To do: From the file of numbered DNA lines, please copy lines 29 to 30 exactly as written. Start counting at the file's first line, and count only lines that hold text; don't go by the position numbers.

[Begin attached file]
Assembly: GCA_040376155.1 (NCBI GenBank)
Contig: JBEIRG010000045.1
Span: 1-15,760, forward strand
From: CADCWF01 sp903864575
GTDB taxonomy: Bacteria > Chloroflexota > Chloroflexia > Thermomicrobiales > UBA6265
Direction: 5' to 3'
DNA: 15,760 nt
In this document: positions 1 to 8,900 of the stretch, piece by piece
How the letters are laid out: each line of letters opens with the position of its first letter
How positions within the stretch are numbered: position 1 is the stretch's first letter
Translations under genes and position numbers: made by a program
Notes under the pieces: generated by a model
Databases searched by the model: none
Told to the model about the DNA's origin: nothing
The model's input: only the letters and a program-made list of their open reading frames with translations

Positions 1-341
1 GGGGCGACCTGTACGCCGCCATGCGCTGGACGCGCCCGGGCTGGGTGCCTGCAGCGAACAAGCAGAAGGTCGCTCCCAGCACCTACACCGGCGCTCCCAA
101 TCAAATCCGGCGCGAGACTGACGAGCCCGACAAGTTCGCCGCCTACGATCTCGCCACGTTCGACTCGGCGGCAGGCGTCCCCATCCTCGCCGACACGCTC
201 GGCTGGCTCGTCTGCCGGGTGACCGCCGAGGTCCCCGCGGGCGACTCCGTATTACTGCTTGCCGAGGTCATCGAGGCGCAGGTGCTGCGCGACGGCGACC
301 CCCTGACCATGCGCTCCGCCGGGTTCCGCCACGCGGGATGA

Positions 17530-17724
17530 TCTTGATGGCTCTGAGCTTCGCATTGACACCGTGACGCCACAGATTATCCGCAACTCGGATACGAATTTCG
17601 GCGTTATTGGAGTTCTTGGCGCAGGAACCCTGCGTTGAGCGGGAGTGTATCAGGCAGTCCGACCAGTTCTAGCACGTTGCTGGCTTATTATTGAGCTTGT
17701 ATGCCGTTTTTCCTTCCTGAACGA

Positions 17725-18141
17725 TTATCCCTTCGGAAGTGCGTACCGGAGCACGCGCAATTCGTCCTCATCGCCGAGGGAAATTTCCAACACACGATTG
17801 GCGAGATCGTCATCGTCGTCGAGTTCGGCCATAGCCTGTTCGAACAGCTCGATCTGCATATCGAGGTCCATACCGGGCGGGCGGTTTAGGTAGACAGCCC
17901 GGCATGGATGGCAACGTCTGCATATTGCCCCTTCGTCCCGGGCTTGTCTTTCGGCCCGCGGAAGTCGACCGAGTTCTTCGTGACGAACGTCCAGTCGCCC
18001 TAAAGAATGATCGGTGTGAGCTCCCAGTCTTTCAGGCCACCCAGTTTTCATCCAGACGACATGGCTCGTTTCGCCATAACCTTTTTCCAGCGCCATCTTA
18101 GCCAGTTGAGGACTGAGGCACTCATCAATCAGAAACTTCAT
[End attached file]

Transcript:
18001 TAAAGAATGATCGGTGTGAGCTCCCAGTCTTTCAGGCCACCCAGTTTTCATCCAGACGACATGGCTCGTTTCGCCATAACCTTTTTCCAGCGCCATCTTA
18101 GCCAGTTGAGGACTGAGGCACTCATCAATCAGAAACTTCAT